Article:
4 out of 5 stars.
This series has a really cool premise. Everyone in the society has telekinesis (or even cooler powers! They are all called psi), so everyone without mental abilities are considered impaired and exiled to a small community where everyone *gasp* has to use their hands for things!! It is taken as such a given that people can move stuff with their minds that the normal buildings do not have doorknobs. Taemon has powers, but locks them away when he almost kills his (admittedly horrible and evil) older brother. Suddenly he is trying to hide his lack of psi from everyone including his older brother (because of the afore-mentioned evilness).
Taemon, between all three of the books, manages to experience all levels of society and ability. This manages to give us a really good look at the world the author has created. This includes the religion, the society and its unpowered counterpart, and their neighbouring kingdoms and foreign relations. Krumwiede has created a very detailed and convincing world and it was great to explore it.
Taemon’s brother is a pretty convincing villain (though he is not the only one), but was the annoying evil/ arrogant type of villain that, because of their relationship, the protagonist is too lenient with. Seriously, he deserved one hell of a punching.
My own morals were in pretty severe conflict with the protagonist’s for quite a bit of these books. Taemon tries to stick to more absolute rules, but since I am a consequentialist, I disagree with quite a few of his decisions (like not punching his stupid brother in his stupid face). It is a tough go when you think the protagonist is being a purist idiot, but it was an enjoyable read nonetheless.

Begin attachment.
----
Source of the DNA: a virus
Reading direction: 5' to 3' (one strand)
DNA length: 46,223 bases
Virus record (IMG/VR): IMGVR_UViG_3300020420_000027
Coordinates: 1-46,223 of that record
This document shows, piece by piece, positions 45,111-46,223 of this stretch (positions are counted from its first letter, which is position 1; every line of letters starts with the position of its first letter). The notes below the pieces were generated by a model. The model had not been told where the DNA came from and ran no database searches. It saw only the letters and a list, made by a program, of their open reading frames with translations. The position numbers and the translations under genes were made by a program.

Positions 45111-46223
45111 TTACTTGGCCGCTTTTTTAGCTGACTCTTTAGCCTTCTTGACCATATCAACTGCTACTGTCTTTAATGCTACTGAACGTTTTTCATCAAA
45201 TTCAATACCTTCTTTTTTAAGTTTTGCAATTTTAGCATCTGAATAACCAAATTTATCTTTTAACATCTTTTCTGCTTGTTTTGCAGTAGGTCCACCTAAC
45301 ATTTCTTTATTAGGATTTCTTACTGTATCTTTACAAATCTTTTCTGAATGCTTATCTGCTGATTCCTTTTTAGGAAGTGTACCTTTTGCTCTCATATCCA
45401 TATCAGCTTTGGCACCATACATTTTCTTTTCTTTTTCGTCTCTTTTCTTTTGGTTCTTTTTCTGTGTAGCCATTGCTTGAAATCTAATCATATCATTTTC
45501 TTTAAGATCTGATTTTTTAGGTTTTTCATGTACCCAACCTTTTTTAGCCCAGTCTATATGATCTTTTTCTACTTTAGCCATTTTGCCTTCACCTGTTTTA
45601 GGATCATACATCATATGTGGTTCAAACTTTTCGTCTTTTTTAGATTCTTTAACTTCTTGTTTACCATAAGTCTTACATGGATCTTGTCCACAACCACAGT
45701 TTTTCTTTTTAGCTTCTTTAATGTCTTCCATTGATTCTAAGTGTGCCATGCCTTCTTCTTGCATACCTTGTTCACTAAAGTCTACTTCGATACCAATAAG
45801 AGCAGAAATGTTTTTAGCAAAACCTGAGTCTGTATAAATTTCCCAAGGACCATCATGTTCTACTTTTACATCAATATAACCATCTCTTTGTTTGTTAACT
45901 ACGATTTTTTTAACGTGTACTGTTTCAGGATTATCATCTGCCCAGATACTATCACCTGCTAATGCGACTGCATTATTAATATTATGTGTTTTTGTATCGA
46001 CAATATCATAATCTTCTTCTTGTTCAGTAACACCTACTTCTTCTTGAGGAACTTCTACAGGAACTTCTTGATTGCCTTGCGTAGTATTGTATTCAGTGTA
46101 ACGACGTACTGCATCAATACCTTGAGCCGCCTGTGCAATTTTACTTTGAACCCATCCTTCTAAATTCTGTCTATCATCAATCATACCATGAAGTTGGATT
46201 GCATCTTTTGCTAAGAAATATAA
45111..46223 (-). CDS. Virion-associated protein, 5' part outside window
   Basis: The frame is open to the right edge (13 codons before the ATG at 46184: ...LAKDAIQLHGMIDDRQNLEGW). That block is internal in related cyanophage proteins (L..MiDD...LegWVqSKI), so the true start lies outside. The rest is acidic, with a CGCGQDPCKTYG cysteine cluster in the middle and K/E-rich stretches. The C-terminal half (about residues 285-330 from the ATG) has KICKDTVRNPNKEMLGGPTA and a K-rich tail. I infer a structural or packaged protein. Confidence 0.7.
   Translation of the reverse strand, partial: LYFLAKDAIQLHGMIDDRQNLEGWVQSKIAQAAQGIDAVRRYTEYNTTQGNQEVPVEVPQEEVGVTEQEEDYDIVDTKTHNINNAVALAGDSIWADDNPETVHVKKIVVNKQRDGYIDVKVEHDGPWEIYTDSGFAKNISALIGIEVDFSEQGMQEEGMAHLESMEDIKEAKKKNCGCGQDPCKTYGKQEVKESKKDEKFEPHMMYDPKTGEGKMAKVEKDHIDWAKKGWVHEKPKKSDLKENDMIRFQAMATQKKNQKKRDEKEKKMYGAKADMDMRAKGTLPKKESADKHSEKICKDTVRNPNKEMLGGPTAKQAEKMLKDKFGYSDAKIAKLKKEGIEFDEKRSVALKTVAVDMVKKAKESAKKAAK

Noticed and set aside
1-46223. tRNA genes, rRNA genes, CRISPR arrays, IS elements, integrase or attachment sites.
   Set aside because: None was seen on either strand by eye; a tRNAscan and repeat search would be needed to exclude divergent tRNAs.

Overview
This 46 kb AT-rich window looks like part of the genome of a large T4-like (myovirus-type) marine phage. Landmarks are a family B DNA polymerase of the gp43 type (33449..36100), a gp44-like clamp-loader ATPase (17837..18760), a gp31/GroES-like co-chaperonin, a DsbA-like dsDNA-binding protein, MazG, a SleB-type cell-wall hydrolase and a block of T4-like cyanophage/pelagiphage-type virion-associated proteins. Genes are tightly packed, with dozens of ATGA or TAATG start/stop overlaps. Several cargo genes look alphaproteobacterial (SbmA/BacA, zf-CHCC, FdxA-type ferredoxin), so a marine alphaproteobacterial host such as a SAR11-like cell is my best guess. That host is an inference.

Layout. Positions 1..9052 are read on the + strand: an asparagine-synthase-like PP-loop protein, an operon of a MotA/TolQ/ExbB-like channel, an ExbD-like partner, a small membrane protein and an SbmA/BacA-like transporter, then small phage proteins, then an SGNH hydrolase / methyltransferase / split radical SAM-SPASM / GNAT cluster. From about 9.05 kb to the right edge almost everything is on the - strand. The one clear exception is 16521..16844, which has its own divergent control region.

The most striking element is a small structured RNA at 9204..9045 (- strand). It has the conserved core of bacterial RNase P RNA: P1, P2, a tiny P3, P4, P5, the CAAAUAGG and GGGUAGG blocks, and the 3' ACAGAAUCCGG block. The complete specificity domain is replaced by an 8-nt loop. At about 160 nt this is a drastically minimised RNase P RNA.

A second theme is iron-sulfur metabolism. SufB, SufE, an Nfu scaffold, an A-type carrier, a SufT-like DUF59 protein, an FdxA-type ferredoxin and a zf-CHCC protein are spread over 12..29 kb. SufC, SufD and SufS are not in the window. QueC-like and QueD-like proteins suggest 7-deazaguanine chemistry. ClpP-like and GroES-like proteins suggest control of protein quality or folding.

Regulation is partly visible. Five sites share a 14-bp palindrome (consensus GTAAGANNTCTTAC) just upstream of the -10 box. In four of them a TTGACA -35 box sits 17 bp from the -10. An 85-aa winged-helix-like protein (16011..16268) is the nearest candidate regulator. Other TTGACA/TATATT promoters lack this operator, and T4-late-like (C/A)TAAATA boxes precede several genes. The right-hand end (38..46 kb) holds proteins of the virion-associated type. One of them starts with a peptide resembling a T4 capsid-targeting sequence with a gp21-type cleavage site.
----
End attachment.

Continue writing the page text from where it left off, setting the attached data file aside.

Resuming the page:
The first book ends up being fairly simple plot-wise. It is the second and third that really introduce us to the nuances Krumwiede is capable of. You get quite a few new characters and an introduction to two new kingdoms, both with varying degrees of psi and technology. The plot gets a lot more political and a lot more interesting.
The best part of the books was probably reading about the differences between psi and unpowered life. Taemon’s transition from powered to unpowered to powered, and learning all of the accompanying skills, was a neat detail to add to the story. The most frustrating part of the series was the way Krumwiede portrays humanity as a whole. He has people reacting to disaster like stubborn, panicky, gullible idiots. This may be completely accurate, but I find it disheartening. I want to believe we are also flexible, adaptable and occasionally thoughtful. In my mind, the books leaned more towards portraying the worst humanity has to offer as a group, with individualism as the only way we are able to behave rationally.
I would recommend this to any science fiction fans, and anyone who likes stories in which our realities are reversed. Finding out what one person thinks society would be like if most of us were telekinetic made this a really interesting and compelling read.